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Semi-automatic pistol


Usually the TT pistols were issued to the officers

Caliber 7.62x25 mm
Weight (empty) 854 g
Length 195 mm
Barrel length 116 mm
Muzzle velocity 420 - 480 m/s
Magazine capacity 8 rounds
Sighting range 25 m
Range of effective fire more than 50 m


   The TT semi-automatic pistol was developed in 1930 by Fedor Tokarev. This pistol was named after the city it was developed and produced (Tula) and its designer (Tokarev), or TT for short. It was developed to meet requirements of the Red Army. In the late 1920s the Red Army issued a requirement for a powerful semi-automatic pistol, chambered for 7.63 mm Mauser round, that would replace the Nagant revolver and Mauser pistol. The Tokarev design competed against semi-automatic pistols, designed by Korovin and Prilukiy. New Russian designs also compared with Western designs, such as Browning, Luger and Walther. As a result Tokarev pistol was selected as a winner by the Red Army. Initial drawbacks were fixed and low-rate roduction of this pistol commenced in 1931. Full-scale production of an improved model commenced in 1933. Originally this pistol was produced in Tula. It was widely used during the World War II. After the war this pistol was also produced in Izhevsk and Kovrov cities. In 1951 this pistol was slightly improved to simplify production and maintenance. In 1952 it was replaced by the PM pistol. Production continued until 1954. By that time approximately 3 million of these pistols were produced in the Soviet Union.

   The TT has been widely exported to Soviet allies. Modified variants and clones of this pistol were produced in China, Czechoslovakia, Hungary, Iraq, North Korea, Poland, Vietnam and Yugoslavia. Even though it is outdated, the TT is still used in more than 50 countries by military and law enforcement forces. It is still used by special forces of the Russian Ministry of Internal Affairs. Variants of this pistol are still produced in some countries, but intended mainly for civilian market.

   The TT is a clone of the M1903 pistol, designed by the famous John Browning. This pistol was in service with the Russian Empire. M1093 pistols were ordered before the WWI and were used by the police. Also the TT has some of the internals of the Browning's M1911. However the TT is chambered for different cartridge. Also it was modified to simplify production.

   The TT is chambered for 7.62x25 mm ammunition. Some sources report that originally this pistol was planned to be chambered for 7.63x25 mm Mauser round. However a slightly different caliber was deliberately selected in order to make the new round incompatible with Western weapons. In case of war captured ammunition stocks would be useless for the enemy. Interesting fact though, that TT could use the Mauser 7.62x25 mm ammunition, but not vice versa.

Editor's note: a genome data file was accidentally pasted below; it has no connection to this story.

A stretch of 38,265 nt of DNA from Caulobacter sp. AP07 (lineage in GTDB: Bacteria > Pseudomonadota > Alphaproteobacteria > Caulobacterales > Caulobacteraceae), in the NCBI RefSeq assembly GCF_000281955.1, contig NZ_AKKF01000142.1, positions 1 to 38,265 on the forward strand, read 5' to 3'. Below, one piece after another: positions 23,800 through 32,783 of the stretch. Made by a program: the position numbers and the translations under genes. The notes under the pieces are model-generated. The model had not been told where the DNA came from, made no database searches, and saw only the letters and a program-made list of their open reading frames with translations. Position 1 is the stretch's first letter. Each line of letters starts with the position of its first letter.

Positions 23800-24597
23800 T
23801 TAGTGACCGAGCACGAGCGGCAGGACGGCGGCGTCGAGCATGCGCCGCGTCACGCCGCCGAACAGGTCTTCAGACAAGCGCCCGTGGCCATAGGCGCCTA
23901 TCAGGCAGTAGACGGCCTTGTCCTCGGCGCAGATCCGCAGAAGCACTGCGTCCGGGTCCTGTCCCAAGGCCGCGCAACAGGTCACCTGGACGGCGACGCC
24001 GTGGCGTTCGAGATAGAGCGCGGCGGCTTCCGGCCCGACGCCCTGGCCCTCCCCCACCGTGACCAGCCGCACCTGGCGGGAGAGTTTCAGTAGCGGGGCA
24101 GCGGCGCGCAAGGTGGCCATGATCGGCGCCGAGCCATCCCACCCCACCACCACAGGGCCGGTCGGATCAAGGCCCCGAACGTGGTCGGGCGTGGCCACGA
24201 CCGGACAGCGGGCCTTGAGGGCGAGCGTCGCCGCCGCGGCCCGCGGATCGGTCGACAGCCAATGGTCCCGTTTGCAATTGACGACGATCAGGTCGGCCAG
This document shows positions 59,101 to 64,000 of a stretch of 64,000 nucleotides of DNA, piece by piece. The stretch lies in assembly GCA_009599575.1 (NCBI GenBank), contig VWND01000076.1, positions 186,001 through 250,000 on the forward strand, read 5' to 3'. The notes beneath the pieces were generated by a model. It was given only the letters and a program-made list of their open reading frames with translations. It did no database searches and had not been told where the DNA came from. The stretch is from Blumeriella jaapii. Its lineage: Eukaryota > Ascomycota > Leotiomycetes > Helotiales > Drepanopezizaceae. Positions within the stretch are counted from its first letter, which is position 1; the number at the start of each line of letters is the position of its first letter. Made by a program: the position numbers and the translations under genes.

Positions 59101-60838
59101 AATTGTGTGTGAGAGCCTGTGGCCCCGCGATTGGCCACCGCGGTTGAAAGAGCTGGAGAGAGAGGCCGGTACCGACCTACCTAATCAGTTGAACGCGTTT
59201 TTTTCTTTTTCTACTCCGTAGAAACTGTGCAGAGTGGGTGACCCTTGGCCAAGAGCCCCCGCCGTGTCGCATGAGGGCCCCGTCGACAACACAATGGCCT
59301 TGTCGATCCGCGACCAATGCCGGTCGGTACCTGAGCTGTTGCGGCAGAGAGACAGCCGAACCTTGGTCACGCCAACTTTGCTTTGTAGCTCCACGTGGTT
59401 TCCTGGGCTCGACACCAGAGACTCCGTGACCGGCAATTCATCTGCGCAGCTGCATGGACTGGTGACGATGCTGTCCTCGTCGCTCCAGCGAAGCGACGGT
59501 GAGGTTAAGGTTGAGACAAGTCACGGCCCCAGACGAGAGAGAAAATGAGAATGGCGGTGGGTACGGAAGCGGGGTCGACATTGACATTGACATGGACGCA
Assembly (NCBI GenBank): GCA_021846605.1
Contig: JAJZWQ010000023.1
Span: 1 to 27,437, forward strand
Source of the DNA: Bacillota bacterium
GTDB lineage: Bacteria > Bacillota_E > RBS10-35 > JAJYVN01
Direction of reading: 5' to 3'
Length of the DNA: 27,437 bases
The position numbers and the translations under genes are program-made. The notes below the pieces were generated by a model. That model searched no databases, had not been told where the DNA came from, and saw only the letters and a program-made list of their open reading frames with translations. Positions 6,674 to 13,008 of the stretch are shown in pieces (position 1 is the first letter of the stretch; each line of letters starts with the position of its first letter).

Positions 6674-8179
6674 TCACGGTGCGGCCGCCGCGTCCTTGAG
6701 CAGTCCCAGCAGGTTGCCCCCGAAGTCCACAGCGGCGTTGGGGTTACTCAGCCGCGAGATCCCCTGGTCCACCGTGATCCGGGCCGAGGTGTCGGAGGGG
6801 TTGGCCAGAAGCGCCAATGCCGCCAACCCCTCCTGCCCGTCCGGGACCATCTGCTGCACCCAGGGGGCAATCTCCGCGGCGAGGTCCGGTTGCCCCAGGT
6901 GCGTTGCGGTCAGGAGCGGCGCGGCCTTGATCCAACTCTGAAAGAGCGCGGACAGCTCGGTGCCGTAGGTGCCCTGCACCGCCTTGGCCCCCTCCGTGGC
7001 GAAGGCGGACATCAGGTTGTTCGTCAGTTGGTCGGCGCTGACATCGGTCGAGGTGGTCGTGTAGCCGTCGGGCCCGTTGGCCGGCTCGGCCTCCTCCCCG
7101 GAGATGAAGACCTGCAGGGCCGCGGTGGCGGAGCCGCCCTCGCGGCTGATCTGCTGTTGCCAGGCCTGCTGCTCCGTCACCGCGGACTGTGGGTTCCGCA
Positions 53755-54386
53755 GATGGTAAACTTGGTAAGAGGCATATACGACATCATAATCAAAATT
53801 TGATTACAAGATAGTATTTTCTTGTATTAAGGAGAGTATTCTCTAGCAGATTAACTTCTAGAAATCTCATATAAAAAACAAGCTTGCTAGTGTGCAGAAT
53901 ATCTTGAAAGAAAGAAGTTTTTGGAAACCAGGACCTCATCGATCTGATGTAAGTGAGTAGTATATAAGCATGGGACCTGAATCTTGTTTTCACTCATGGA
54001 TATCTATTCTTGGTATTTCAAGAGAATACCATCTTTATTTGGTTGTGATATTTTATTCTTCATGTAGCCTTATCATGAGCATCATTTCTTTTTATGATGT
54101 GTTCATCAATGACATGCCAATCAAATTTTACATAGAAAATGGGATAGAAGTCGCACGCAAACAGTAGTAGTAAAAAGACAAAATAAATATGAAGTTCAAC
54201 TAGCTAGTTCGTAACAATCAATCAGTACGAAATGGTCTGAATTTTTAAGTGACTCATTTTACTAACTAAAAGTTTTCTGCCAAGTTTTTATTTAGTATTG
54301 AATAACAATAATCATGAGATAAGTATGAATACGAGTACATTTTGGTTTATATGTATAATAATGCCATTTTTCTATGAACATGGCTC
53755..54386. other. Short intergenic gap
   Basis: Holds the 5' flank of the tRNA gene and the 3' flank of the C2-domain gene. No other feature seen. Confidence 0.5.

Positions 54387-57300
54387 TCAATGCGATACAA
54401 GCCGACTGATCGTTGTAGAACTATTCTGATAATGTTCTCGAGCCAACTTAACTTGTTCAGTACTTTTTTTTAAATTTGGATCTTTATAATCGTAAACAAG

So essentially the TT is a clone of American pistol that is chambered for a modified German round. Eventually this Russian pistol proved to be highly successful. This weapon is still popular due to its ruggedness, reliability, low price, accuracy and penetration.

   The 7.62x25 mm round has a much higher muzzle velocity than the 9x19 mm Parabellum round. Between 1930s and 1950s it was the standard pistol and submachine gun round in Soviet Union and with its Warsaw Pact allies. It is worth noting that the soviets required their allies to use the same ammunition. So a number of pistols and submachine guns, chambered for 7.62x25 mm round emerged in Poland, Czechoslovakia, and some other countries.

   The TT fires standard ball rounds, tracer and armor-piercing incendiary rounds. It lacks stopping power, but makes up for with penetration and accuracy. In terms of penetration it outperforms most other pistols. It shoots-through a 15 cm wooden log. Also it penetrates from both sided army helmets and second class armor vests. It penetrates third class armor vest from one side. So only third+ class vests provide protection against these powerful rounds.

   Fixed sights were factory set at 25 meters. However the TT has a longer effective range. At the range of 50 meters the TT has an accuracy error in 15 centimeters, and it considered accurate.

   The original TT does not have a safety lock. It proved to be an unsafe weapon and should not be carried when loaded. Most of its variants, produced in other countries are fitted with a safety lock.

   The TT is flat and can be easily concealed. However there are some issued with ergonomics. It was a result of cost-cutting in manufacture.

   The TT is fed from a single stack magazine, that holds 8 rounds. At the time of its introduction it was adequate, however currently modern pistols come with 15 or even 20 round magazines.

   Numerous copies, variants and clones of the TT pistol were produced. Some of them are listed below. Some of the clones are chambered from 9x19 mm Parabellum ammunition.




   Type 54, Chinese copy of TT. Some of the Chinese versions are fitted with manual safeties;

   Type 68, a North Korean version of the TT;

   PW Wz.33, a Polish copy of the TT. It was produced between 1947 and 1959;

   TTC, a Romanian copy of the TT. It was produced well into the 1950s;

   Yugo M57, improved Yugoslavian variant. It has a 9-round capacity magazine.









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